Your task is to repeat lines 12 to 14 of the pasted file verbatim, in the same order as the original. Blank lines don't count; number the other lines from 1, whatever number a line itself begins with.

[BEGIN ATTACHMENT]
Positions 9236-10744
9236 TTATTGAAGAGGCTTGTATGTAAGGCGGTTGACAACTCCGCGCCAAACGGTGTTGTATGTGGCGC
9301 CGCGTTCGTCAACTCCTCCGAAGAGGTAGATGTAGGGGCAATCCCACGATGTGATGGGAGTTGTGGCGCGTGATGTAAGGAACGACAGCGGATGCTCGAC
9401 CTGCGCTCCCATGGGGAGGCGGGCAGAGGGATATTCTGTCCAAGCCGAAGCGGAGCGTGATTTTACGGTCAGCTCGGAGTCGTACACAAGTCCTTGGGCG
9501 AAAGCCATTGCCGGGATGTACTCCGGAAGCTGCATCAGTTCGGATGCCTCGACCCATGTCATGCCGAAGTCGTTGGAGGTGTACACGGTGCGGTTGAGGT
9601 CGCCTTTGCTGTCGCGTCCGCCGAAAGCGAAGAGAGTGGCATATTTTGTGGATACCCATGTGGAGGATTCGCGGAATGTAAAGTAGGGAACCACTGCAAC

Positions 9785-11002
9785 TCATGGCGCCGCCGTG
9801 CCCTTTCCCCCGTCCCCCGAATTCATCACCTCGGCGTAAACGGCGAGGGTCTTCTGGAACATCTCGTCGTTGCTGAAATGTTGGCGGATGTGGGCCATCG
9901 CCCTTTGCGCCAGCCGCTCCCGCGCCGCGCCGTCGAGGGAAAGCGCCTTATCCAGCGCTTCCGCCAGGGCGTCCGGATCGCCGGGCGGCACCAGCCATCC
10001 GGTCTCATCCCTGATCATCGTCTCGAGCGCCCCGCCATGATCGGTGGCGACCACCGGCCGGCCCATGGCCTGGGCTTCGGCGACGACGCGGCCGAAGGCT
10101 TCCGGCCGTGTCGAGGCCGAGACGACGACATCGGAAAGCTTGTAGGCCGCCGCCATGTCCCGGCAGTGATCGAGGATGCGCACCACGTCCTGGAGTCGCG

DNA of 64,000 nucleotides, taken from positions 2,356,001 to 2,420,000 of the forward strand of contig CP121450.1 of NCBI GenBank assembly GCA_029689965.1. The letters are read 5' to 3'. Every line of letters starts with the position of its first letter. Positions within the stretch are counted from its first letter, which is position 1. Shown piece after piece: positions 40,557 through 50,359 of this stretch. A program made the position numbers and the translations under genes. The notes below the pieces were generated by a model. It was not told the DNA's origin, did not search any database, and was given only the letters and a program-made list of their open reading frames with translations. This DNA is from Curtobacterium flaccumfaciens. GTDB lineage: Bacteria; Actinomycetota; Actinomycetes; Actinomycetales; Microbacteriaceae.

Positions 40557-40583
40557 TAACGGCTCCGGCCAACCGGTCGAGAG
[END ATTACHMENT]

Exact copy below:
10101 TCCGGCCGTGTCGAGGCCGAGACGACGACATCGGAAAGCTTGTAGGCCGCCGCCATGTCCCGGCAGTGATCGAGGATGCGCACCACGTCCTGGAGTCGCG

DNA of 64,000 nucleotides, taken from positions 2,356,001 to 2,420,000 of the forward strand of contig CP121450.1 of NCBI GenBank assembly GCA_029689965.1. The letters are read 5' to 3'. Every line of letters starts with the position of its first letter. Positions within the stretch are counted from its first letter, which is position 1. Shown piece after piece: positions 40,557 through 50,359 of this stretch. A program made the position numbers and the translations under genes. The notes below the pieces were generated by a model. It was not told the DNA's origin, did not search any database, and was given only the letters and a program-made list of their open reading frames with translations. This DNA is from Curtobacterium flaccumfaciens. GTDB lineage: Bacteria; Actinomycetota; Actinomycetes; Actinomycetales; Microbacteriaceae.

Positions 40557-40583